Canada grants asy­lum to Saudi teen flee­ing fam­ily

The Globe and Mail (BC Edition) - - FRONT PAGE - ROBERT FIFE OT­TAWA NATHAN VANDERKLIPPE BANGKOK With files from Reuters

Re­lo­cat­ing 18-year-old woman ‘is some­thing we are pleased to do,’ Prime Min­is­ter says

A young Saudi woman who is flee­ing abuse from her fam­ily in the oil-rich and con­ser­va­tive Is­lamic king­dom has been granted asy­lum in Canada.

Prime Min­is­ter Justin Trudeau told re­porters on Fri­day that the United Na­tions Hu­man Rights Com­mis­sion reached out to Canada to re­quest that 18-year old Ra­haf Mo­hammed al-Qu­nun be al­lowed to live in this coun­try.

“That is some­thing that we are pleased to do, be­cause Canada is a coun­try that un­der­stands how im­por­tant it is to stand up for hu­man rights, to stand up for women’s rights around the world,” Mr. Trudeau told a news con­fer­ence in Regina.

Ms. al-Qu­nun had es­caped from her fam­ily in Kuwait last Satur­day and flew to Thai­land to seek asy­lum, say­ing she feared her fam­ily would kill her if she re­turned to Saudi Ara­bia, where women are con­sid­ered sec­ond­class cit­i­zens.

“Canada will ac­cept her as a refugee,” Thai im­mi­gra­tion chief Ma­jor-Gen­eral Su­rachate Hak­parn told re­porters at the Su­varn­ab­humi Air­port in Bangkok, mo­ments after Ms. al-Qu­nun boarded a Korean Air flight for Seoul on her way to Toronto. “She said that as soon as she ar­rives in Canada, one of the first things she wants to do is learn the lan­guage. She has de­ter­mi­na­tion,” Mr. Su­rachate said.

Though Aus­tralia had in­di­cated it would con­sider a re­quest for asy­lum, Canada acted more quickly to ac­cept the young woman, the Thai im­mi­gra­tion chief said.

Phil Robert­son from Hu­man Rights Watch in Bangkok, who had a role in help­ing to get Ms. alQu­nun safely out of Thai­land, said Canada of­fered to grant asy­lum to the Saudi teen im­me­di­ately – some­thing Aus­tralia was un­will­ing to do.

Although Ms. al-Qu­nun has friends in Aus­tralia, that coun­try’s Home Af­fairs Min­is­ter, Peter Dut­ton, said she would be pro­cessed like any other refugee claimant and there would be no spe­cial treat­ment. “She needed to get out of Thai­land very quickly. Her brother and father were still here [Bangkok] and these were the peo­ple she feared,” Mr. Robert­son said in an in­ter­view. “The Thai gov­ern­ment was also very keen to have her moved as quickly as pos­si­ble, and the feel­ing was also that Saudi Ara­bia is a very in­flu­en­tial gov­ern­ment and it has lot of ca­pac­ity to pur­sue peo­ple, par­tic­u­larly women who could tar­nish their im­age if al­lowed to re­main free on an in­ter­na­tional stage.”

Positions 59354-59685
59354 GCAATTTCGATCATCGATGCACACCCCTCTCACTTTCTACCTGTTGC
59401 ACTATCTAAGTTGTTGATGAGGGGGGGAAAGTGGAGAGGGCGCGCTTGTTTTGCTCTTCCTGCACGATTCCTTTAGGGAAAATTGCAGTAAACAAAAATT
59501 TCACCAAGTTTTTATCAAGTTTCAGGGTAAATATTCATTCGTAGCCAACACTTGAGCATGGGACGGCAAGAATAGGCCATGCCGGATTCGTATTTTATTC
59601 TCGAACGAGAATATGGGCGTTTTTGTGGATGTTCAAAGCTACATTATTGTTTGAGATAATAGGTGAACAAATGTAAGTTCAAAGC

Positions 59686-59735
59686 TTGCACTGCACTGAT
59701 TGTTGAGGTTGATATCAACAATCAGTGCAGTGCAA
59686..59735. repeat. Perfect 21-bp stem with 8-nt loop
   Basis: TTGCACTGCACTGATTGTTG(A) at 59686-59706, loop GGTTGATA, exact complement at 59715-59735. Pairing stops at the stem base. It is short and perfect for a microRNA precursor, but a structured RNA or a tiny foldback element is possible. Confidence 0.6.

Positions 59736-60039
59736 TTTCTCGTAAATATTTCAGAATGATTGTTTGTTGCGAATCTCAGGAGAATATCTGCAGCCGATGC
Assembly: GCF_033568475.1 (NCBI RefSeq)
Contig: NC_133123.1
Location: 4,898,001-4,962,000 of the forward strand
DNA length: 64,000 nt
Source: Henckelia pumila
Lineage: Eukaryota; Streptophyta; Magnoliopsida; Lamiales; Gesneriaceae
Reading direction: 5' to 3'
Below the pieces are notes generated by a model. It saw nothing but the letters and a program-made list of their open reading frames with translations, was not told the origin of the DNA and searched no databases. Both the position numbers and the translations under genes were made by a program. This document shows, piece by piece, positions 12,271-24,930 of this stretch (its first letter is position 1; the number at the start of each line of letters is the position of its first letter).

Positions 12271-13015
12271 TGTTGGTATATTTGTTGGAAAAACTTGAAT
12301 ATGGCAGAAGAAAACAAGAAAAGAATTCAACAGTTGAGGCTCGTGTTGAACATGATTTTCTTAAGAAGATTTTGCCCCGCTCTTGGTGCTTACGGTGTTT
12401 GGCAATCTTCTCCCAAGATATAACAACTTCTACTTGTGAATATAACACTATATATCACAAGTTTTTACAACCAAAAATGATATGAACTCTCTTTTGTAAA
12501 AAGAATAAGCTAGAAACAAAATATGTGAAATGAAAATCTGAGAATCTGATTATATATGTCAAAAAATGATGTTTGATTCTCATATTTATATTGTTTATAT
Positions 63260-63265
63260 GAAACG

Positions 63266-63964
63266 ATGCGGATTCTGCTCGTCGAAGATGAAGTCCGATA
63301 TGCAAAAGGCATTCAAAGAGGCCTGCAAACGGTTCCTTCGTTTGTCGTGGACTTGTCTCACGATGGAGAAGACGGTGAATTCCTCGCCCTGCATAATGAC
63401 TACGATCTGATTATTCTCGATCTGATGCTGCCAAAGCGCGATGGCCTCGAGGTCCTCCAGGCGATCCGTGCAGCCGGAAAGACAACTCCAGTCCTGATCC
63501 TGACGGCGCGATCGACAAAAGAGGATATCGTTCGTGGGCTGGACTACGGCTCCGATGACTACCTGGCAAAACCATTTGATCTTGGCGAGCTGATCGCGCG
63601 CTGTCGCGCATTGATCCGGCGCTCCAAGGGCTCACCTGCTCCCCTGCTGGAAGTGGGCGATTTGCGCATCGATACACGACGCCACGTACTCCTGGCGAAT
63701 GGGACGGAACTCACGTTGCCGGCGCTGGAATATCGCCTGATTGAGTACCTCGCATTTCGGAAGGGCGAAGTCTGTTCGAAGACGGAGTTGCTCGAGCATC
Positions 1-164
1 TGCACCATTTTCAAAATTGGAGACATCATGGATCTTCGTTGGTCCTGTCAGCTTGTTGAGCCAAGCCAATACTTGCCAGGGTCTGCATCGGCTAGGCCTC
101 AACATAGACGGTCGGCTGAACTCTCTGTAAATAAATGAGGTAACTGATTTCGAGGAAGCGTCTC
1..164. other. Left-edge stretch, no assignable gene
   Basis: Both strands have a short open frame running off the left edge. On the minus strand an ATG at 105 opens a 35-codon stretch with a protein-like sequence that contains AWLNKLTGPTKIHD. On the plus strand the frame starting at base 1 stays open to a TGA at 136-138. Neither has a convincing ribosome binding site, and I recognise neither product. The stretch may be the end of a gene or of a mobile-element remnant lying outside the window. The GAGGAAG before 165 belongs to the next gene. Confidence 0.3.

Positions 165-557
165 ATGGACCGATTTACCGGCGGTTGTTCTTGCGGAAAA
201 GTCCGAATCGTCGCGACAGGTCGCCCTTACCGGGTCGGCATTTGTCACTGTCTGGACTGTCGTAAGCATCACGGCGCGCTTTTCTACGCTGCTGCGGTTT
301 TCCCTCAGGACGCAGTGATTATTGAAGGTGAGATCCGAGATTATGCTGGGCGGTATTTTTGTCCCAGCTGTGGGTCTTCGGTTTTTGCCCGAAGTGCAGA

Her father and brother asked to see Ms. al-Qu­nun be­fore her de­par­ture, but she re­fused to meet them.

The decision to grant her asy­lum is likely to cause fur­ther strain in Canada’s re­la­tions with Saudi Ara­bia. In Au­gust, Saudi Ara­bia with­drew its en­voy in Ot­tawa, ex­pelled the Cana­dian am­bas­sador, suspended Saudi stateair­line flights to Toronto and pulled out thou­sands of stu­dents and med­i­cal pa­tients from Canada.

The diplo­matic dis­pute be­gan when For­eign Min­is­ter Chrys­tia Free­land tweeted con­cerns about the news that sev­eral so­cial ac­tivists had been ar­rested in Saudi Ara­bia, in­clud­ing Sa­mar Badawi, a women’s rights ac­tivist. She is the sis­ter of im­pris­oned dis­si­dent blog­ger Raif Badawi, whose wife is a Cana­dian cit­i­zen and lives in Que­bec.

Ms. al-Qu­nun was stopped at a Bangkok air­port last Satur­day by Thai im­mi­gra­tion po­lice who de­nied her en­try and seized her pass­port.

She then bar­ri­caded her­self in an air­port ho­tel room and launched a so­cial-me­dia cam­paign through her Twit­ter ac­count that drew global at­ten­tion to her case. It gar­nered enough pub­lic and diplo­matic sup­port to con­vince Thai of­fi­cials to ad­mit her tem­po­rar­ily un­der the pro­tec­tion of the UN High Com­mis­sioner for Refugees, which later granted her refugee sta­tus.

Ms. al-Qu­nun’s case has high­lighted the cause of women’s rights in Saudi Ara­bia. Sev­eral Saudi women flee­ing abuse by their fam­i­lies have been ap­pre­hended try­ing to seek asy­lum abroad in re­cent years and re­turned home.

SAKCHAI LALIT/AP

Although Aus­tralia had in­di­cated it would be will­ing to con­sider ad­mit­ting Ra­haf Mo­hammed al-Qu­nun, seen in Bangkok on Fri­day, Canada was will­ing to grant the 18-year-old asy­lum im­me­di­ately.

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